It's also important to understand that your Medigap rights may depend on when you choose to enroll in Medicare Part B. If you’re 65 or older, your Medigap Open Enrollment Period begins when you enroll in Part B and can’t be changed or repeated. In most cases, it makes sense to enroll in Part B and first purchase a Medigap policy when you’re first eligible for Medicare, because you might otherwise have to pay a Part B late enrollment penalty and miss your Medigap Open Enrollment Period. However, there are exceptions if you have employer coverage.
There are many types of health care coverage that may count as creditable coverage for Medigap policies, but they’ll only count if you didn’t have a break in coverage for more than 63 days.
As stated previously, you must have Medicare Part A (Hospital Insurance) and Medicare Part B (Medical Insurance) to buy a Medigap policy. You will pay the private insurance company a premium for your Medigap policy in addition to the monthly Part B premium you pay to Medicare.
The prices of Medigap policies are typically attained-age-rated. This means the premium is based on your current age, or the age you’ve attained, so your premium goes up as you get older. Premiums will be the lowest when you initially sign up, however, they may also increase because of inflation and other factors.
If you decide to drop Medigap to join a Medicare Advantage Plan, you can only do this during the Medicare Open Enrollment Period between October 15 and December 7. If you join during Medicare Open Enrollment Period, your coverage will begin on January 1. If you choose to drop your Medigap policy to join a Medicare Advantage Plan, you may not be able to get it back so pay careful attention to the timing.
A Medigap policy only covers one person. If you and your spouse both want Medigap Coverage, you will each have to buy separate Medigap policies. Some insurance carriers do offer a household discount if you both enroll with them.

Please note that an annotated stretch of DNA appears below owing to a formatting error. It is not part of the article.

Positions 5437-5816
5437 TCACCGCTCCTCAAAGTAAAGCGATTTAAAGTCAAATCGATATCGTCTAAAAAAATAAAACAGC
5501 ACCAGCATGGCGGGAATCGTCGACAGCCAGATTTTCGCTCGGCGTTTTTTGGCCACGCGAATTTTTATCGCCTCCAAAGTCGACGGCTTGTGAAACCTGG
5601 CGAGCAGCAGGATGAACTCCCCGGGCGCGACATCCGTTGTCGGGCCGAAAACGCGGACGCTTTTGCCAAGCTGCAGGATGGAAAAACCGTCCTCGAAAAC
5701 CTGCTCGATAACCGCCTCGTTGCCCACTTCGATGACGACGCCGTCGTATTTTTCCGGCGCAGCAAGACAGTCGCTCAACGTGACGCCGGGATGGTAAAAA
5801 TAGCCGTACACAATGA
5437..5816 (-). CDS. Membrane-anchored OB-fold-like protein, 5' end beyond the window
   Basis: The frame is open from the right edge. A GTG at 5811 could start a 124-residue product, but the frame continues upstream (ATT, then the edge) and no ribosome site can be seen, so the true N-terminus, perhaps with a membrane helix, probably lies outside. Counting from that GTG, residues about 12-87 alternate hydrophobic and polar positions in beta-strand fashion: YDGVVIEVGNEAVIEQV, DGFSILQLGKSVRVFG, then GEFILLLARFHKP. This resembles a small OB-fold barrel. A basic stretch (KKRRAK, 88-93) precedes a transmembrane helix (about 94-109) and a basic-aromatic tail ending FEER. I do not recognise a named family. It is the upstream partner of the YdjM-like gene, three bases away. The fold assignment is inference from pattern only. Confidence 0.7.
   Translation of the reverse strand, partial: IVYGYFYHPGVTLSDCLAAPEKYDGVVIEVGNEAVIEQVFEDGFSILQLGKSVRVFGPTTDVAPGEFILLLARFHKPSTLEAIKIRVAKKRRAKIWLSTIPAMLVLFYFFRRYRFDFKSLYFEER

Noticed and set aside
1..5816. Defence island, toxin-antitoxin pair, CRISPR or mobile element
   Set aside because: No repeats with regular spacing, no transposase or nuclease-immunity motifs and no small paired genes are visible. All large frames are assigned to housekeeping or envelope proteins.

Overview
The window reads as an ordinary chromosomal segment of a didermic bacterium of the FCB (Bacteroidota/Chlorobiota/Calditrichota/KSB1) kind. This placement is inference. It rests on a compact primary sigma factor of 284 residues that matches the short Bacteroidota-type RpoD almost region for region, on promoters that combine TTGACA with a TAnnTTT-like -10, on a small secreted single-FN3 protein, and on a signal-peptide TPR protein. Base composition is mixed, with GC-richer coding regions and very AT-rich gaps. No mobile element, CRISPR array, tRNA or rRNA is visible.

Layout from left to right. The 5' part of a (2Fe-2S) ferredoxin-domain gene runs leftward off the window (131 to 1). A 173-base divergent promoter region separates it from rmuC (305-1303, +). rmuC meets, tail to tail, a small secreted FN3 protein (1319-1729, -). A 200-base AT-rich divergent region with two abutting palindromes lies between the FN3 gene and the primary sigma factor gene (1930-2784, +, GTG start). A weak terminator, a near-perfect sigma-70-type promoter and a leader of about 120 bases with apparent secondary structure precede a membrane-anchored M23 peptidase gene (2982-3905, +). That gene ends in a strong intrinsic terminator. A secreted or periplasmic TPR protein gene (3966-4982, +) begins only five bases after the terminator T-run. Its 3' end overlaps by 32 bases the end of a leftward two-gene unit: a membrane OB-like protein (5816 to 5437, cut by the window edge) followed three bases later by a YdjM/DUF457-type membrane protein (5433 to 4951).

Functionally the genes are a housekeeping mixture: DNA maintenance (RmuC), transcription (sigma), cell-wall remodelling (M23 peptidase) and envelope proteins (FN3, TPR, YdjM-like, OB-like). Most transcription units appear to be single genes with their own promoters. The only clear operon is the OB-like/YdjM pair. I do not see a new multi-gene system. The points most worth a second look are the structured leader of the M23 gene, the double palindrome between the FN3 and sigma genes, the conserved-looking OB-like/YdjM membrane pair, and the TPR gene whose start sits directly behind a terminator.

When you have your Medigap Open Enrollment Period, you can buy a Medigap policy from any insurance company that is licensed in your state.
Different insurance companies may charge different premiums for the same exact plan. As you shop for a policy, be sure you’re comparing the same plan (for example. Compare Plan G from one company with Plan G from a different company).
Medigap policies sold after January 1, 2006, do not include prescription drug coverage. If you want prescription drug coverage, you can join a Medicare Prescription Drug Plan (Part D) offered by private companies approved by Medicare.
Medigap policies just like Medicare Advantage plans do not cover long-term care (like care in a nursing home or an in-home nurse), vision or dental care, hearing aids, or eyeglasses.
One advantage to Medicare Supplements is there are no network restrictions. As long as the medical provider accepts Medicare, you are free to choose any provider. With Medicare Supplement, you never need to worry about how much your insurance carrier will cover when you see a certain doctor or hospital. That means no more having to look for hospitals in your network before you travel, just in case something goes wrong. This can give you peace of mind when you are traveling, knowing you don’t have to look for in-network providers. Another advantage is you are never surprised by deductibles or copays. You pay the same premium every month.
The biggest question we get when talking about insurance is, “What does this cover”, or “what am I going to have to pay?”. This varies from coverage letters (for example, from Plan G to Plan N). The most popular plan being sold as of now is the Plan G. Within this plan, there are three separate deductibles; general doctor visits/ outpatient; blood if you need over 3 pints; and durable medical equipment (crutches, wheelchair, c-pap breathing mask/ hose, etc). The three deductibles are each $198 for the year.
In our next blog, we will go into detail on Part D, Prescription Drug Plan, which will need to be added to your Medicare Supplement policy.